Drought, input costs complicate decisions for cattle producers

Drought and skyrocketing input costs have caused some cattle producers in Nebraska to change their grazing strategies.  

Adam Sweitzer says he uses prescribed fires in the spring to burn off woody encroachment to help conserve the world’s largest native grassland. “We have learned over the past few years that Sandhills are a lot tougher than what we worried,” he says. “In normal situations, we can still burn and still graze late in the season and get a long just fine.”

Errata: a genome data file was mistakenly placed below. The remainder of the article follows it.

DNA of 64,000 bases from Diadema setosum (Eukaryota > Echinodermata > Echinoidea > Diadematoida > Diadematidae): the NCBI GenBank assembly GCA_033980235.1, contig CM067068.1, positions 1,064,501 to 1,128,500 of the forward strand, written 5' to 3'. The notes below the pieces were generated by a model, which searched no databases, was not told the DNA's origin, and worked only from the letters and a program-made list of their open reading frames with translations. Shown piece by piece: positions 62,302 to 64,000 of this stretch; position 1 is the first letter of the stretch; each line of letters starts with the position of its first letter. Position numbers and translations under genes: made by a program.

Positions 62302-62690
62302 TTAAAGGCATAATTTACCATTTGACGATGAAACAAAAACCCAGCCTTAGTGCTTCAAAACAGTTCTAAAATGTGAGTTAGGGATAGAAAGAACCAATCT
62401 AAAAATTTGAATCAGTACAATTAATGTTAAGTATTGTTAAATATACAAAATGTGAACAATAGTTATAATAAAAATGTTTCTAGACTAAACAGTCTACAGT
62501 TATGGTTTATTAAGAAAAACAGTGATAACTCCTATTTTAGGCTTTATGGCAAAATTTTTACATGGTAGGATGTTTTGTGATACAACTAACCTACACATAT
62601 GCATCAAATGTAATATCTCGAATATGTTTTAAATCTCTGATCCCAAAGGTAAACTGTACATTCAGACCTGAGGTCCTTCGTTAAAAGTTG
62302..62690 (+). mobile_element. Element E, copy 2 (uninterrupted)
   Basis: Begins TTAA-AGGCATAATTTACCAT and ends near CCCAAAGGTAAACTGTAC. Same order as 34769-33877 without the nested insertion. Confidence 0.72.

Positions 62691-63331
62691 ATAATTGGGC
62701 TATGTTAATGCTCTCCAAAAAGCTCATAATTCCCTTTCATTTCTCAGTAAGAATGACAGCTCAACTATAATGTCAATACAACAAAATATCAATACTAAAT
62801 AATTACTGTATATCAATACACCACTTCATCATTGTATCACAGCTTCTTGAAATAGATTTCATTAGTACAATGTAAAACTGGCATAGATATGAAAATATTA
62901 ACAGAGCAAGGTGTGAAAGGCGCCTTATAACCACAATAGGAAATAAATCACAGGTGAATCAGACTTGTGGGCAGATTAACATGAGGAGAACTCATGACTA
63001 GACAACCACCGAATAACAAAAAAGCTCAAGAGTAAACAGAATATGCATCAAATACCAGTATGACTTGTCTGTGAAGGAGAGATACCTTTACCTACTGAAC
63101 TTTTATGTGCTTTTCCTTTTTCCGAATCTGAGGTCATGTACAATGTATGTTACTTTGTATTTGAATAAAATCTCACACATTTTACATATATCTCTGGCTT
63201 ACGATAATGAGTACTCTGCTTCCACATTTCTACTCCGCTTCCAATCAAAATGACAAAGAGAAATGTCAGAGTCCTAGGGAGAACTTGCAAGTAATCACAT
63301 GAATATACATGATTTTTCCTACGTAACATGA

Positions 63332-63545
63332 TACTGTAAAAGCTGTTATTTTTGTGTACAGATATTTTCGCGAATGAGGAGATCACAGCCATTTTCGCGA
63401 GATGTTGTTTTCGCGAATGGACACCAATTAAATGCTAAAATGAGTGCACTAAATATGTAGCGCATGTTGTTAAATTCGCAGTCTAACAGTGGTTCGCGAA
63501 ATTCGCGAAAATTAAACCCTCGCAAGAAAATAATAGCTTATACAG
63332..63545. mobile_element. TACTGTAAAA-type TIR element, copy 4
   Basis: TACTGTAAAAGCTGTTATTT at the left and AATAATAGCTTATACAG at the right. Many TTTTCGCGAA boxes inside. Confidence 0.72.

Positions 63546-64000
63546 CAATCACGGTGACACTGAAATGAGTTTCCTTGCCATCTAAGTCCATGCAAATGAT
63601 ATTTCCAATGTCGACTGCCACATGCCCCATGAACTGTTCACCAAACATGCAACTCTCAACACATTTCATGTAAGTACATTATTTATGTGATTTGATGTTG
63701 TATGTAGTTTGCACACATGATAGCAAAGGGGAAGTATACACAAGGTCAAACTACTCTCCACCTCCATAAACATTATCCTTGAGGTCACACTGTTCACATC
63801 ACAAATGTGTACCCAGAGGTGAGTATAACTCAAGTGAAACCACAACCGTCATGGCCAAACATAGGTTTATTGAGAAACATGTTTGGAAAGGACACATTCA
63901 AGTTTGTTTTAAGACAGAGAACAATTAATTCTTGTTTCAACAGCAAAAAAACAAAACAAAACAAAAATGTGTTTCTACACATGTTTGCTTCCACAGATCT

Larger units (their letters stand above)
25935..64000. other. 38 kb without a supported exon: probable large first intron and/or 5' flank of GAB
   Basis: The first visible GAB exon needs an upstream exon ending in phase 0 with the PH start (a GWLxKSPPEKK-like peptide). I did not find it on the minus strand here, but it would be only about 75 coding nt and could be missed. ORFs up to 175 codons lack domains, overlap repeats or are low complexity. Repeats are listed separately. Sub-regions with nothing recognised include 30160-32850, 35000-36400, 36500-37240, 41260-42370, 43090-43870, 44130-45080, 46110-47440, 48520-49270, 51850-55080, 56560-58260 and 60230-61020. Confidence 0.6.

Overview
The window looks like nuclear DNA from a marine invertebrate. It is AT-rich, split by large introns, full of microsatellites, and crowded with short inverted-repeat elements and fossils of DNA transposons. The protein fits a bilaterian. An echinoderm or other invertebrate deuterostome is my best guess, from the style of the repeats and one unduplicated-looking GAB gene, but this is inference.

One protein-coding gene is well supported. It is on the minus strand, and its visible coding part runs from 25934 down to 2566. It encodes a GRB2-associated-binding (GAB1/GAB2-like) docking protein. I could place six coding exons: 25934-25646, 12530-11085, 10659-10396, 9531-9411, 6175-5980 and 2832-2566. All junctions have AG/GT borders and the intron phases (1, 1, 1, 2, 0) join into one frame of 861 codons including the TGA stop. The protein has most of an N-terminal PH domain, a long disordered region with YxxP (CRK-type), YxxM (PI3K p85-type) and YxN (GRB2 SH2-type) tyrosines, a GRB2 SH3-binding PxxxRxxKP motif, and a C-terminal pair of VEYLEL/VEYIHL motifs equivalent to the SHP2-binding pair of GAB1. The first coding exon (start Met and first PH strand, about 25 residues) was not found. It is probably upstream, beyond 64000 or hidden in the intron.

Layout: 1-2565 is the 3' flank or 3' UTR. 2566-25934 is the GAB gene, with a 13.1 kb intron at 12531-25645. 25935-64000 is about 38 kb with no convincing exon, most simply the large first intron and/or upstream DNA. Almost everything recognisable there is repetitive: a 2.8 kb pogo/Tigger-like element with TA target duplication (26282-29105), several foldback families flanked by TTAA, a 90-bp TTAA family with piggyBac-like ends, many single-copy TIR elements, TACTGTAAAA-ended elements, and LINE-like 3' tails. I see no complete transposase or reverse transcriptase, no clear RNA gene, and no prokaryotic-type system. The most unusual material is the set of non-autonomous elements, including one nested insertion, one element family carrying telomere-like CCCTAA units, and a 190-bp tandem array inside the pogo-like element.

He tells Brownfield the drought substantially increased the risk of a burn getting out of control. “Our neighbors and the people we run with, we didn’t feel safe doing it and financially we just couldn’t do it as much as we wanted.”

Don Connell says dryness has persisted for almost two years on his ranch, which has forced him to rotate herds quicker. “It’s coming back slowly, but not as fast as you’d like.”

He says he hasn’t had to purchase hay, yet. “I had some carryover.  Hopefully, that will go through.  I keep praying for a rain here soon and hopefully a big one to boot.”  

Sweitzer and Connell spoke with Brownfield at the 2022 Grazing Conference.

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